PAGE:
School board eyes ‘transition academy’

Dec. 09, 2013 @ 10:40 PM

Vance County Schools unveiled preliminary plans Monday night for an individualized "transition academy" for at-risk students in the county's high schools, which is part of the district's larger effort to increase the graduation rate.

Brian Creasman, assistant superintendent for administrative and instructional support, explained the purpose of the new academy is to target juniors and seniors at Southern and Northern Vance high schools who are on track to drop out of school.

Creasman said the program is designed to increase the county’s graduation rate, which is the lowest in the state and 17 percent below the statwide average, while decreasing dropouts.

At the request of the board, Creasman said his staff explored tactics used by surrounding counties, primarily Granville, Durham and Franklin, but also Charlotte-Mecklenburg and Rockingham County.

Creasman said the main framework for the academy is low teacher to student ratio.

“In order to achieve the classroom model and goals, we are really looking at the student-teacher ratio,” he said. “We are looking at how we can assign a facilitator to work with students. Some students may stay in one particular classroom all day trying to get caught up.”

Creasman and Trixie Brooks, assistant superintendent for curriculum and instruction, used the phrase, “catch up while keeping up” to describe the proposed academy.

“We want to make sure the parents and students understand that we are not saying ‘you can’t go to college,’ we are just saying ‘you need to take a different route to college’ and it is typically through the community college system and we’ve got to make that clear,” Creasman said.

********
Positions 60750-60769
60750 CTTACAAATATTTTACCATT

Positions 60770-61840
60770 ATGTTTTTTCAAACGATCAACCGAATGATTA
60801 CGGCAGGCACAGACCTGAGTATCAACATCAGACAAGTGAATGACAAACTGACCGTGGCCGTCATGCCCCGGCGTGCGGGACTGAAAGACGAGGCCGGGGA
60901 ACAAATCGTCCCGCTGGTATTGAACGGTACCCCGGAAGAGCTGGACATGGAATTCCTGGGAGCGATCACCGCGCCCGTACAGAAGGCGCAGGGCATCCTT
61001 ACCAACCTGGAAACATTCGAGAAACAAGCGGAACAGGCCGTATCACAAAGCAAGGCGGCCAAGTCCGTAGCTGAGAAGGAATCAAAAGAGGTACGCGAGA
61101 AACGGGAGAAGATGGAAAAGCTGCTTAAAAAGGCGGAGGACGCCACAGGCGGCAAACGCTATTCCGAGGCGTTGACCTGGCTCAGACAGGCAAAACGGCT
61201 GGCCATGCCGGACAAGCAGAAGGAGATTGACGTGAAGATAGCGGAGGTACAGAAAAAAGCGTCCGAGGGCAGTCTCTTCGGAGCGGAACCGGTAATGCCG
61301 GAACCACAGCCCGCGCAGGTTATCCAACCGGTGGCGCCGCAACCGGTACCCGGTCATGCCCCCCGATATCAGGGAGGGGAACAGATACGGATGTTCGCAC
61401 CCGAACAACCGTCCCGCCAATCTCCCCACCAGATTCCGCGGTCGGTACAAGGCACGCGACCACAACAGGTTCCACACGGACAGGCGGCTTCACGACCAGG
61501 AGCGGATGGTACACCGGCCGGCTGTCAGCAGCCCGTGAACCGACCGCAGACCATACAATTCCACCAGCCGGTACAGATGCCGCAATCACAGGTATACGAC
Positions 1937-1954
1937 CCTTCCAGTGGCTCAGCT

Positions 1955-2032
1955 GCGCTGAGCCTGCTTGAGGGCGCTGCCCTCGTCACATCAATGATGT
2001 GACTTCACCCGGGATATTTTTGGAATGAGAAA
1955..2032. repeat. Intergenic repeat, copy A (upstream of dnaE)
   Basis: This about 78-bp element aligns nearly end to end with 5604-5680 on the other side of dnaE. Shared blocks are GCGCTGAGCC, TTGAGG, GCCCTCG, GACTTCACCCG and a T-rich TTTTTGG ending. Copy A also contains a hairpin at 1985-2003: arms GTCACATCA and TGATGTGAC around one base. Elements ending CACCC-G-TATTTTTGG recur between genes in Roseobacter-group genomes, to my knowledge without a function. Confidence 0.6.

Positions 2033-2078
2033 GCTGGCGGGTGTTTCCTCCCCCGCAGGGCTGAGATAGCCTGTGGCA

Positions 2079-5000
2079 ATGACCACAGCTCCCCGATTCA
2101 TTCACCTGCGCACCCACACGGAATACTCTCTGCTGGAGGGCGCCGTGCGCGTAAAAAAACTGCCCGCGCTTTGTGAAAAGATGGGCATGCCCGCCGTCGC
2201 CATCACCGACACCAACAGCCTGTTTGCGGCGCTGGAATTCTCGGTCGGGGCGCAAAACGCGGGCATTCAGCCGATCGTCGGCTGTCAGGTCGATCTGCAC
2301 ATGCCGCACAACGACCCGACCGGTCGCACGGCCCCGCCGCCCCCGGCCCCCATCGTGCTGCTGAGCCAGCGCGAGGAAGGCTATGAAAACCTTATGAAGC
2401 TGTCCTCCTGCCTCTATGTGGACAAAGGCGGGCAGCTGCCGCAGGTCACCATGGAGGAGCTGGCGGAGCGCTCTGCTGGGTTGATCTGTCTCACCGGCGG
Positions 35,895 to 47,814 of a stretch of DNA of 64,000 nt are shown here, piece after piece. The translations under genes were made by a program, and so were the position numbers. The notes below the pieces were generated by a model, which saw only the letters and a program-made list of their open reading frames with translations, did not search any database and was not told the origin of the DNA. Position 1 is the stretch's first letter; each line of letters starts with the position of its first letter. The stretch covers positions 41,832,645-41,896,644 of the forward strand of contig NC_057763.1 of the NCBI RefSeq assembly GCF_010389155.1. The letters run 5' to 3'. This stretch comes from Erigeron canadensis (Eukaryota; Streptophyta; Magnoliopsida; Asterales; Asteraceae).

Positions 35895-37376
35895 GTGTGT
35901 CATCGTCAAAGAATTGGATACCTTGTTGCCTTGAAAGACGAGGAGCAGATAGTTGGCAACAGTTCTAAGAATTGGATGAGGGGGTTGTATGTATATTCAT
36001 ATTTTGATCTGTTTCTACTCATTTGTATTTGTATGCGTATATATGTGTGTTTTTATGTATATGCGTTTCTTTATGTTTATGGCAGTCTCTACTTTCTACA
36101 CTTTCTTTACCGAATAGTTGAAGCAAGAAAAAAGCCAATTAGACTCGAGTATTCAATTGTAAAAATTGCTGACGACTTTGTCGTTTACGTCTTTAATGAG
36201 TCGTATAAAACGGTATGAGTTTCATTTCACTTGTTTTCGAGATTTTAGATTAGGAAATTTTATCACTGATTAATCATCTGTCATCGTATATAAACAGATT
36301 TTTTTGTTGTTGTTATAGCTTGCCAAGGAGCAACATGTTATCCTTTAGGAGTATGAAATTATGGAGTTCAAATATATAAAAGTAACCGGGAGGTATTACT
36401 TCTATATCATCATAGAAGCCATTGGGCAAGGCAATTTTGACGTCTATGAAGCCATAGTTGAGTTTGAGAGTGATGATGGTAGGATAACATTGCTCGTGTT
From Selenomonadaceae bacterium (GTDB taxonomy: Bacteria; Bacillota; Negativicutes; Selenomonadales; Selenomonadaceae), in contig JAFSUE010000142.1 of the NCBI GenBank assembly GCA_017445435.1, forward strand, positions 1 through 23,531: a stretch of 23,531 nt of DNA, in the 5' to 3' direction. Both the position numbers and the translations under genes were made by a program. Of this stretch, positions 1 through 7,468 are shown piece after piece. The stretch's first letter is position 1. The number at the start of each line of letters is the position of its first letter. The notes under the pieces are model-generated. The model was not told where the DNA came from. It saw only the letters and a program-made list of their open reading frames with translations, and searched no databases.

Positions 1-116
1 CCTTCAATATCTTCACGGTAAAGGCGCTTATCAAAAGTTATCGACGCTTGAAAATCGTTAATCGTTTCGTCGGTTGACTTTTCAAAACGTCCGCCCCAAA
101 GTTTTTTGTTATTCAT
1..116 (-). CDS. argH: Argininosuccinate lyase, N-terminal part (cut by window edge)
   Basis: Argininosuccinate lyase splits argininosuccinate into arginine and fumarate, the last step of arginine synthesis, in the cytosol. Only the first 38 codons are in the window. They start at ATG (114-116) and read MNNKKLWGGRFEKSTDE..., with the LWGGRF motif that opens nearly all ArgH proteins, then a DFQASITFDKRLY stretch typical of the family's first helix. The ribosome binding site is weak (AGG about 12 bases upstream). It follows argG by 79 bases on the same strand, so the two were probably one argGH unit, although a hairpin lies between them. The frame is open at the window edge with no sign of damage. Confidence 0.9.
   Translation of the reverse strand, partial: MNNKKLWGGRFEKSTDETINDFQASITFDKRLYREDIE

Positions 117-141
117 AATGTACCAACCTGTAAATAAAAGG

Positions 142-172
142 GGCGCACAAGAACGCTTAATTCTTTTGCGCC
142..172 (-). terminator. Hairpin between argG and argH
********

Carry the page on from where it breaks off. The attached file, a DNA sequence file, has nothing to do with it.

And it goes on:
He said the students earning a diploma through the academy would receive a minimum credit diploma for 21 or 22 credits.

The school board’s December agenda packet released last week included a summary of the district’s graduation plans, which will be added to and discussed throughout the school year.

Creasman said at-risk students have chronic attendance issues, significant academic delinquencies and have dropped out or are planning to drop out.

The board received the graduation plan presentation, and the board’s curriculum committee will make changes and present the plan to the full board of education for approval at its January meeting.

The organization of the school board remained the same after Monday night's vote reinstated the chairman and vice chairman.

Gloria White was re-elected to another term as chairwoman by a 5-2 vote, and Darlynn Oxedine was unanimous as vice chairwoman.

Board member Ed Wilson also nominated Ruth Hartness. Wilson and Hartness were the two dissenting votes.

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